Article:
A March of “Big Tech” Corporations Into Pharmaceutical Industry

by Andrii Buvailo 

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In November 2021, the parent company of Google, Alphabet, Inc., announced the launch of a new commercial subsidiary in the biomedical space -- Isomorphic Labs. Demis Hassabis, co-founder and CEO of DeepMind, will serve also as a temporary CEO of the newly formed company to ensure close collaboration between the two organizations, and the creation of a strong development strategy. 

As Hassabis wrote in his blog post, the name of the company “isomorphic” reflects his belief that biological systems and information science can, in principle, be sharing some common underlying structure -- a situation described by mathematicians as an isomorphic mapping between two systems or sets of data. 

According to Encyclopaedia Britannica, an isomorphism preserves some structural aspect of a set or mathematical group, so it is often used to map a complicated set (in our case -- biology) onto a simpler or better-known set (information models) in order to establish the original set’s properties. 

Unsurprisingly, the news about the launch of Isomorphic Labs immediately generated a “tsunami” in the media space, as with most announcements from Alphabet/Google. It yet remains to be seen how Isomorphic Labs is going to contribute to the industry as they have not announced much since the foundation. But it brings us to a discussion of a more general trend in the pharmaceutical space -- it gets crowded with traditionally “non-pharmaceutical” technology corporations, like Google. 

How tech giants are slowly eating (bio)pharmaceutical market

Alphabet has a rich track record of activity in the life sciences space and healthcare tech, so the launch of Isomorphic Labs is not a surprise, but an anticipated continuation of their expansion strategy.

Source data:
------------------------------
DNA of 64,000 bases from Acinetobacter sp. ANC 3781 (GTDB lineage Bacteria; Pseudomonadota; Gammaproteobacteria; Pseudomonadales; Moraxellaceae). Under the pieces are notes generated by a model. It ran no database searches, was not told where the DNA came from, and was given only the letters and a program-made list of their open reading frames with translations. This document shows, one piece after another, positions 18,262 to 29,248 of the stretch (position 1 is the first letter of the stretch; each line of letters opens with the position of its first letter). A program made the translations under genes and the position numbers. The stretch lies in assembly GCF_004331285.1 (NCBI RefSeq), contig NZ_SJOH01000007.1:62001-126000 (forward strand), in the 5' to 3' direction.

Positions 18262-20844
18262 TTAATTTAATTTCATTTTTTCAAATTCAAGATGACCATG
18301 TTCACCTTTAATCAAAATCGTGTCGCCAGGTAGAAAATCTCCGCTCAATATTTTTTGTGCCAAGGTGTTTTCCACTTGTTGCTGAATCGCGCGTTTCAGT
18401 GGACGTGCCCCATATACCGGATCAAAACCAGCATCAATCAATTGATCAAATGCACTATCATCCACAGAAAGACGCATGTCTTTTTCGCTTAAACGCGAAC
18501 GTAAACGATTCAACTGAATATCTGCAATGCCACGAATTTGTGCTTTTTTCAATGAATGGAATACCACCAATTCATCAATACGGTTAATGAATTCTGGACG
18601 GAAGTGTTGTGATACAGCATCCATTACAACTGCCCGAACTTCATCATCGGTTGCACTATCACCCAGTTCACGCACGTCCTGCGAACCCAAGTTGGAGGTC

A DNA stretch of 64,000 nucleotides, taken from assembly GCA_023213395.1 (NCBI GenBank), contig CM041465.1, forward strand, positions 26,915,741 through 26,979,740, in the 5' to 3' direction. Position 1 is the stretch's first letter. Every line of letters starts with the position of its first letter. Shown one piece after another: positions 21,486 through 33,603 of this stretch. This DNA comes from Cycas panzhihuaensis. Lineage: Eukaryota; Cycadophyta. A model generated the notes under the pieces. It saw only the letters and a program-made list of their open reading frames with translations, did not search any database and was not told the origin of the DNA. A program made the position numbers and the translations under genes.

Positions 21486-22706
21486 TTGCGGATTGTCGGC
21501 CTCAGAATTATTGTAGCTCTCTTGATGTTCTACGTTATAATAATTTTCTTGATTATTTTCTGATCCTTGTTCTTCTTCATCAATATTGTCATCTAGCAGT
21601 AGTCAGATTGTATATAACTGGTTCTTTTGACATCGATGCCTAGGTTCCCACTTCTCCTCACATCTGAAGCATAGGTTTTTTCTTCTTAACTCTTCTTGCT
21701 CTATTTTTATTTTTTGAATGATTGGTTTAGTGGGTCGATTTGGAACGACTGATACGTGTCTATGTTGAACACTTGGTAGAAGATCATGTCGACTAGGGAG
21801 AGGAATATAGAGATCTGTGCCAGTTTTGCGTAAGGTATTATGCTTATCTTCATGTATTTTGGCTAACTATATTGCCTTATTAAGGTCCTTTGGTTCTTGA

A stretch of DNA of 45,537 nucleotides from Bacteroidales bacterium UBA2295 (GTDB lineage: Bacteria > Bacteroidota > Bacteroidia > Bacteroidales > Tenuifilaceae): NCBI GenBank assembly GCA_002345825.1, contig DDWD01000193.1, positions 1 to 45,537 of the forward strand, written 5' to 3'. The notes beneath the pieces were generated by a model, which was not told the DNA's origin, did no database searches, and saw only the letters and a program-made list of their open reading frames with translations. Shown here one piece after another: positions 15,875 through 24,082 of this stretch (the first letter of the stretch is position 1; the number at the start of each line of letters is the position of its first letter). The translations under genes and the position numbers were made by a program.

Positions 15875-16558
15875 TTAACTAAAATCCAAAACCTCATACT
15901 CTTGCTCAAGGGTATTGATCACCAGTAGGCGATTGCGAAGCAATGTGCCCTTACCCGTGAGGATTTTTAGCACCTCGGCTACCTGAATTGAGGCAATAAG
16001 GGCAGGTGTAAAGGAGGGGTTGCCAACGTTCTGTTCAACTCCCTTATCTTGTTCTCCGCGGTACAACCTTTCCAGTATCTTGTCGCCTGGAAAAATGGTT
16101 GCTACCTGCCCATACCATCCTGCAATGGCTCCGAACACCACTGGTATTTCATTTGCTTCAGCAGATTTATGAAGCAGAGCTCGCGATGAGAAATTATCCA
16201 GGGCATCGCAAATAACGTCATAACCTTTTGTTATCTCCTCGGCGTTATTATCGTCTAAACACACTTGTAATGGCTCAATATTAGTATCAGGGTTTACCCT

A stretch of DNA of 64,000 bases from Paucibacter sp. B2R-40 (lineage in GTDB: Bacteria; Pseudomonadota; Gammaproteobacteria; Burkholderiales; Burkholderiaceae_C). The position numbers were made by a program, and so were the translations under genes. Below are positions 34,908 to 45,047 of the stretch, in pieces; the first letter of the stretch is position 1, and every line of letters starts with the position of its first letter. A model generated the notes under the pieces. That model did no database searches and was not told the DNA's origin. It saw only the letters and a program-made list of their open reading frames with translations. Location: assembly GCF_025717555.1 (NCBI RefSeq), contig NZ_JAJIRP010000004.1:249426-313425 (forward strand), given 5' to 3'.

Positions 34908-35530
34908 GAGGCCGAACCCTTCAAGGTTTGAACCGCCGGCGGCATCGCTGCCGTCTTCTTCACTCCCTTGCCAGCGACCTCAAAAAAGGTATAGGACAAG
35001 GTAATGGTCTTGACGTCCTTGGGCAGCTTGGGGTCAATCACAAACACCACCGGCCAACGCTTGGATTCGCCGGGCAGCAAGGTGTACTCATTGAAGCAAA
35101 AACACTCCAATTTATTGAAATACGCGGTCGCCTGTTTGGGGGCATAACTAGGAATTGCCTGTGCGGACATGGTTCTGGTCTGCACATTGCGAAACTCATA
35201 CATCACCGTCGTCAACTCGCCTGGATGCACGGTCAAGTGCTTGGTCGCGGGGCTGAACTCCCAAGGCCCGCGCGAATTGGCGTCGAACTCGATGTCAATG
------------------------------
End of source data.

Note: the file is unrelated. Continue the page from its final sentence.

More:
Perhaps, the most widely publicized (and deservedly so) achievement of Alphabet’s group in the life sciences is a recent DeepMind breakthrough where their artificial intelligence-based engine AlfaFold learned to predict with high accuracy protein structures using just the primary protein sequence -- a string of amino acids. Not only did DeepMind open a brave new world of opportunities for target discovery and drug design, but it brought us a step closer to building comprehensive digital models of biological systems. 

However, DeepMind’s efforts in basic biology research are just a small part of what Alphabet’s group is doing in the Life Sciences. According to a recent report “Landscape of Advanced Technology Companies in Pharmaceutical Industry”, published by UK-based analytical agency Deep Pharma Intelligence, Alphabet developed a portfolio of Life Science and healthcare projects -- via direct investments, R&D collaborations, or via formation of its own subsidiaries -- focusing on activities as diverse as small molecule drug discovery, pre-clinical and clinical research, AI-driven healthcare and diagnostics, immunotherapy, and vaccine development, and many other directions. 

Source: Deep Pharma Intelligence 

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